We did more in the City than just go to one baseball game. Actually, we made several trips in and around Salt Lake City. We had visited the area once around 20 years ago on a ski vacation and already had seen several of the sites, but we took most of them in again. The most known natural landmark is Great Salt Lake. It was more than a little disappointing. The level of the lake is so low that it is more than a quarter mile walk out from the historic shoreline to the current one. The lake level is so low for a couple reasons. One is that in the 90s it had been rising and rising and was a threat to flood the City so they started pumping water out of the lake and recovering salt from it. And second, with the growth of the City, there is more irrigation going on and therefore less water entering the lake. But it is not all that useful of a lake anyway as its salinity is several times greater than even the oceans. So why do we have a picture of a bride and groom walking toward the lake? Did we renew our vows? Nope. For whatever reason this couple was having their picture taken on the old lake bed and out at the shore.
And the most famous man-made landmark must be Temple Square. SLC is the home of the Church of Jesus Christ of Latter-Day Saints, more often referred to as the Mormons. The Salt Lake Mormon Temple was built in the late 1800s and is shown below left. The granite blocks were cut by hand in a canyon out in the mountains and were hauled at first by mule cart into the City. A rail line was later built to transport the stones. The other picture below is from inside the Tabernacle where the famous choir performs.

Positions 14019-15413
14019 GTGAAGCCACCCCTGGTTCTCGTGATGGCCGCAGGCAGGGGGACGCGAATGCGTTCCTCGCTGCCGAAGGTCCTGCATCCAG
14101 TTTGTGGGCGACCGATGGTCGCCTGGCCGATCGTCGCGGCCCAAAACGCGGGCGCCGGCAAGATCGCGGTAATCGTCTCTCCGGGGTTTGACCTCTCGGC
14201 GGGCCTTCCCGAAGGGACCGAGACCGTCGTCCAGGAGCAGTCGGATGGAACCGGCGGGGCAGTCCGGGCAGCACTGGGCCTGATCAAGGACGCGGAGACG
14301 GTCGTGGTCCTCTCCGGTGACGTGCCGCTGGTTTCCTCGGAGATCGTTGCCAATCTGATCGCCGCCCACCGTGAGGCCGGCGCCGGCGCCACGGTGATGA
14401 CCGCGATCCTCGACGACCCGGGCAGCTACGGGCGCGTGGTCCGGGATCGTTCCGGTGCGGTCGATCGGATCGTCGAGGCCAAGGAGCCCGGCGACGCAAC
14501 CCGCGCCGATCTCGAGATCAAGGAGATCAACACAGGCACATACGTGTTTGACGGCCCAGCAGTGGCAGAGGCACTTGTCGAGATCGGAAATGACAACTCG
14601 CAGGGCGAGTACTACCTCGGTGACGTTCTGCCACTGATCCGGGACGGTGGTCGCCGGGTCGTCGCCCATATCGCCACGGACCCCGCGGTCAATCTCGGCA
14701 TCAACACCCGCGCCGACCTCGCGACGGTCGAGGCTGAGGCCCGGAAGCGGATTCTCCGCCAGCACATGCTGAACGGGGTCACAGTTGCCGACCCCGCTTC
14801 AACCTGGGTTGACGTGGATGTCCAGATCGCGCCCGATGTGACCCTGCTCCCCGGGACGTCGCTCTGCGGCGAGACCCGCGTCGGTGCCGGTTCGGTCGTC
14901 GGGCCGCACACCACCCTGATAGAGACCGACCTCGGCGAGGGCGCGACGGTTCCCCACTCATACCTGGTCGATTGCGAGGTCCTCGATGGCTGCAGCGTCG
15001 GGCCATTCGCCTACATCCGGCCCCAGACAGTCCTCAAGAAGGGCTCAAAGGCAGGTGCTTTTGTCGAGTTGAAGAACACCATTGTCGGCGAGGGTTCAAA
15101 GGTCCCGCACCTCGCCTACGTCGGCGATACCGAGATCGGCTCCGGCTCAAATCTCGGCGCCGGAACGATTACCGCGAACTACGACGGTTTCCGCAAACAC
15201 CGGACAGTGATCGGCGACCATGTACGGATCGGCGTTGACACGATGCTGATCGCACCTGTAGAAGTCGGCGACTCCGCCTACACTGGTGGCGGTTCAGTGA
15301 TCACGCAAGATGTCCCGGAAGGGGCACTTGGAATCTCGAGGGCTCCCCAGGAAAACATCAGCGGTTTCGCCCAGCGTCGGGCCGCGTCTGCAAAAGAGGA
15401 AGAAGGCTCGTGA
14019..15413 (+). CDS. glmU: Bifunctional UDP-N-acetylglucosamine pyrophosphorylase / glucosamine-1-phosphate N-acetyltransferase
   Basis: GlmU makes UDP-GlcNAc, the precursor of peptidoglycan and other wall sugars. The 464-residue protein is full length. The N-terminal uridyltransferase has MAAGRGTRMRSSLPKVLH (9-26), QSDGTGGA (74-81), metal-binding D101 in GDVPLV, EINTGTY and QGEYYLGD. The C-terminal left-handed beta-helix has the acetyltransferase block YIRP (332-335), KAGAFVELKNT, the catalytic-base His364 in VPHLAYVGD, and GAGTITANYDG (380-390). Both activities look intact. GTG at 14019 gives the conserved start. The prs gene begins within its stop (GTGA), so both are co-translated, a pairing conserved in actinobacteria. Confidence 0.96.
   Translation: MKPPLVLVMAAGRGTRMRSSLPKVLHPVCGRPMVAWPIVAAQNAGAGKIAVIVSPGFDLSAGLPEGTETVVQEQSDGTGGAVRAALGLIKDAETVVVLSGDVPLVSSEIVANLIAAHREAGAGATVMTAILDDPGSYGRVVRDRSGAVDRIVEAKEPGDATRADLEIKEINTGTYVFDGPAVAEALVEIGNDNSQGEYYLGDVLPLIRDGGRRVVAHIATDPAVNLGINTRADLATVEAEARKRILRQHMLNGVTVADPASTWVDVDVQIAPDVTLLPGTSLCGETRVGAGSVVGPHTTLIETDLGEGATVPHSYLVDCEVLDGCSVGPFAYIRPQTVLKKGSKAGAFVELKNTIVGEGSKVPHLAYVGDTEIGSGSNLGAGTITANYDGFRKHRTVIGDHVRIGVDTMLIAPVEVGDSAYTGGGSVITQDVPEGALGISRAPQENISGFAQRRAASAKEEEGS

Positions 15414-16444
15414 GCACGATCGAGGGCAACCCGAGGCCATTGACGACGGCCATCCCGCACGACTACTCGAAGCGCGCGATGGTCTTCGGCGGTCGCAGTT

Salt Lake City is also the Capitol of Utah and home of State Government. SLC hosted the 2002 Winter Olympics. We drove out one day through one of the canyons to a couple of the ski areas. And we passed through a high-end shopping center in the downtown area and enjoyed some tasty eating establishments.
Utah has some interesting laws about alcohol. Any beverage with alcohol greater than 4% must be purchased in a state-run store and there aren’t that many of them. Restaurants and bars can only serve draft beer that is 4% alcohol or less. Stronger beers can beer served from bottles but only if you are eating food. But in spite of the many restrictions, there are a number of small breweries in the area some of which are putting out some creative brews within the 4% limit. We ran across the brew in the picture at one brewpub. Apparently the locals can have a bit self depreciating humor about some of their history.